Named by Southern Living as one of the region’s best events, the Marietta Pilgrimage, held in a suburb of Atlanta, has been a beloved tradition for over 30 years. The holiday tour of homes signals the beginning of the holiday season, providing visitors with a look into carefully restored private homes in one of the city’s historic districts. These homes date back as far as the 1800s and span many architectural styles, including Tudor, Victorian, and Craftsman. Organized by the Marietta Visitor’s Bureau and Cobb Landmarks & Historical Society, it is the area’s must-attend event. Keep in mind that there are no photos allowed inside the homes and some have off-limits areas.
Plan how long you’ll go for.
Held over the first Saturday and Sunday of December every year, visitors can enjoy the pilgrimage a few different ways. There are two types of tickets. You can either do a day tour, visiting all six homes, or candlelight tour, visiting three after dark. There is also a combination ticket that includes both the candlelight tour and daytime tours. There are often lines to get into each of the homes and it takes time to get through each of the rooms with guides, so give yourself plenty of time. Homes can be visited in any order. Tickets are $20-35 and can be purchased at the Marietta Welcome Center or William Root House Museum & Garden.
Map your route.
The locations of the houses vary by year, but this year they were all within the same few blocks in the Church-Cherokee District. But this isn’t always the case, so decide how much walking you plan on doing. There is a shuttle every 15-20 minutes that runs in a loop from the welcome center to each of the homes during the day. There is no shuttle during the candlelight tour.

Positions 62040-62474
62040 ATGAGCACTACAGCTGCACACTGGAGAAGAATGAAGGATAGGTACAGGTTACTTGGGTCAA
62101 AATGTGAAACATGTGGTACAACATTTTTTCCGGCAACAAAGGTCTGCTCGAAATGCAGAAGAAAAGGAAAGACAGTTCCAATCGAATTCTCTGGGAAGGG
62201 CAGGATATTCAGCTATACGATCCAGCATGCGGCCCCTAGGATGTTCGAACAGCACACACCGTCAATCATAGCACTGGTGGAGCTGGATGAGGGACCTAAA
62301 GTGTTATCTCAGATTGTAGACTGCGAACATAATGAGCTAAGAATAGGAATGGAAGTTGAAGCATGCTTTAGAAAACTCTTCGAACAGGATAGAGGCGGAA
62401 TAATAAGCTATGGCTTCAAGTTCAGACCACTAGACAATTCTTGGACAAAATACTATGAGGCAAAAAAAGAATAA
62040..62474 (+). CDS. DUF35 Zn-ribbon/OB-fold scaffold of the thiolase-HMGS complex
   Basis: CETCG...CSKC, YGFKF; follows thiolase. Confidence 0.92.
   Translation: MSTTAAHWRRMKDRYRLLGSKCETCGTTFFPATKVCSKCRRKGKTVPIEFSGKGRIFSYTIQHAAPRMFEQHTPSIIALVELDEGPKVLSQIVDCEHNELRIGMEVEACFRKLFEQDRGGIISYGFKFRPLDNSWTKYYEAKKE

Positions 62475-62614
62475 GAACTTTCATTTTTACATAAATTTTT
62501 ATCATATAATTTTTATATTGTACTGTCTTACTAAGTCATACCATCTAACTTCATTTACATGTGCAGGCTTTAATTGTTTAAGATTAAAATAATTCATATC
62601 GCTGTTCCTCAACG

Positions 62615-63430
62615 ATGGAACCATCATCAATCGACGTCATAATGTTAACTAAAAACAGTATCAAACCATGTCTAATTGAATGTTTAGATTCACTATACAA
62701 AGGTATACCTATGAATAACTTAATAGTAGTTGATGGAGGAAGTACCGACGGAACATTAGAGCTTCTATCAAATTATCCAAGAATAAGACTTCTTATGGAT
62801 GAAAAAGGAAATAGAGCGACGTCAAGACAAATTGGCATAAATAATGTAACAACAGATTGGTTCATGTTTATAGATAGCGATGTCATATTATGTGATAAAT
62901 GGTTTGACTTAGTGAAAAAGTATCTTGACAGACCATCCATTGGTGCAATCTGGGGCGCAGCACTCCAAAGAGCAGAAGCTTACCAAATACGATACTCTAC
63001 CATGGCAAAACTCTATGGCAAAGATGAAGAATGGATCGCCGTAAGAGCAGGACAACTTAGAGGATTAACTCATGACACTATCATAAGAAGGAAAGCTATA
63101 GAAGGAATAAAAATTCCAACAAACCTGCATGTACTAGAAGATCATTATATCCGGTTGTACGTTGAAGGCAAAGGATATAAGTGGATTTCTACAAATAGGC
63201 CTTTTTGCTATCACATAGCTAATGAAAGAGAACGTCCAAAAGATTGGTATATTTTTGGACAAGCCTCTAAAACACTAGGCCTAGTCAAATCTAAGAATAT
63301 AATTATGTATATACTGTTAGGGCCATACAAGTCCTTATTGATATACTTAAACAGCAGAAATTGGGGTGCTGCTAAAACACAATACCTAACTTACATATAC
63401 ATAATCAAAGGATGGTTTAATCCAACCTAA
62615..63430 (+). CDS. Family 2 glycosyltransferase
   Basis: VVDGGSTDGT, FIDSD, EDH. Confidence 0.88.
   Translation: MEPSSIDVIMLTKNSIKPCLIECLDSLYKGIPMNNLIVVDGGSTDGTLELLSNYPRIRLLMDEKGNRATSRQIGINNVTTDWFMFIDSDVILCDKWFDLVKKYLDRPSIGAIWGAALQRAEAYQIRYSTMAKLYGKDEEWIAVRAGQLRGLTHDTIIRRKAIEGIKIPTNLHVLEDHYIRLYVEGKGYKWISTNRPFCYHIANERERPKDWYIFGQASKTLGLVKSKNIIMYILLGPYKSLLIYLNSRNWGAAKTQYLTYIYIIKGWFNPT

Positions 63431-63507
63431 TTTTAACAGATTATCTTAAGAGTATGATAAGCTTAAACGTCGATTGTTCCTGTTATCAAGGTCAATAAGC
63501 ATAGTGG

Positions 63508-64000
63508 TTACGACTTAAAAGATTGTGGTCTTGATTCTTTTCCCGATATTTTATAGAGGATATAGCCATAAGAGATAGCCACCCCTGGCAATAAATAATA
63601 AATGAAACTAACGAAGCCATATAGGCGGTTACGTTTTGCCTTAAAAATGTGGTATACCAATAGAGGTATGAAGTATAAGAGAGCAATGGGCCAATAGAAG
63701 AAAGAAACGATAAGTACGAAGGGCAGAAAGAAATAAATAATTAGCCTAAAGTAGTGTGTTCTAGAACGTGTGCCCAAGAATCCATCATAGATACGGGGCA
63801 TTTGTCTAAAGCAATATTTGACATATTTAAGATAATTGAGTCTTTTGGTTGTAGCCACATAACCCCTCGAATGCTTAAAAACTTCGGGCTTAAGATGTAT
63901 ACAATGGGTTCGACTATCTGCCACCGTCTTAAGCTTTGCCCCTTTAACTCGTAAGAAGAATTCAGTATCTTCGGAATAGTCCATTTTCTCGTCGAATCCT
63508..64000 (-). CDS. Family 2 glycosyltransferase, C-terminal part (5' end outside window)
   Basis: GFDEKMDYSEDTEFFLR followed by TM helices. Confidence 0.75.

Because of the rain on the first day we went, there was no problem finding parking right by the houses, but this isn’t usually the case. Parking is available at the free lots off Mill Street and at the Cobb County Parking Deck off Cherokee Street. It’s possible to find street parking around the Square and at closed businesses around the historic district, but don’t park in front of houses. Many of the homeowners set up signs to discourage you.
Make time to eat!
The best part about attending an event in Marietta is getting to eat there. The Bistro is a quick option inside the Marietta Museum of History, but there are plenty more options just steps away. Stockyard Burgers, Paul’s Pot Pies, Australian Bakery Cafe, WR Social House, Kiosco, The Marietta Local, and Spring Restaurant are fantastic, all on the square. Sessions Stand is my go-to breakfast in the historic district.
There are even breweries like Two Birds Taphouse and Glover Park Brewery if you need a drink. A short drive away are additional favorites like Gabriel’s, The Red Eyed Mule, and Dave Poe’s BBQ. If you have time, add on a trip with Marietta Food Tours.
Look at the public buildings too.
While the homes are the main draw, some additional historic spaces open their doors for the weekend for special events and concerts. For example, the William Root House Museum, Marietta Fire Museum, Marietta Museum of History at The Kennesaw House, the Marietta/Cobb Museum of Art and Brumby Hall, home to the Gone with the Wind Museum, are all open. Local churches also open their doors. You might even spot Santa on the square! And while you’re exploring the area around the square, pop in some of the shops to support your small businesses during the holiday season.
For more information on the event, visit the Marietta Pilgrimage website.
This post was created in partnership with the Marietta Visitor’s Bureau.